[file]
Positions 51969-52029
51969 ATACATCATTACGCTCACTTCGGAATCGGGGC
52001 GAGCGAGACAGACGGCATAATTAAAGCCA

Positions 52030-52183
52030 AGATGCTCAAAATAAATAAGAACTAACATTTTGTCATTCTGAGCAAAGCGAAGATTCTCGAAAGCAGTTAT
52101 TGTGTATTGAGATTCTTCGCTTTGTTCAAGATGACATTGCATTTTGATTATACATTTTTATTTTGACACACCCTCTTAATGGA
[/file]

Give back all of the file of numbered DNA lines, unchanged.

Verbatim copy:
Positions 51969-52029
51969 ATACATCATTACGCTCACTTCGGAATCGGGGC
52001 GAGCGAGACAGACGGCATAATTAAAGCCA

Positions 52030-52183
52030 AGATGCTCAAAATAAATAAGAACTAACATTTTGTCATTCTGAGCAAAGCGAAGATTCTCGAAAGCAGTTAT
52101 TGTGTATTGAGATTCTTCGCTTTGTTCAAGATGACATTGCATTTTGATTATACATTTTTATTTTGACACACCCTCTTAATGGA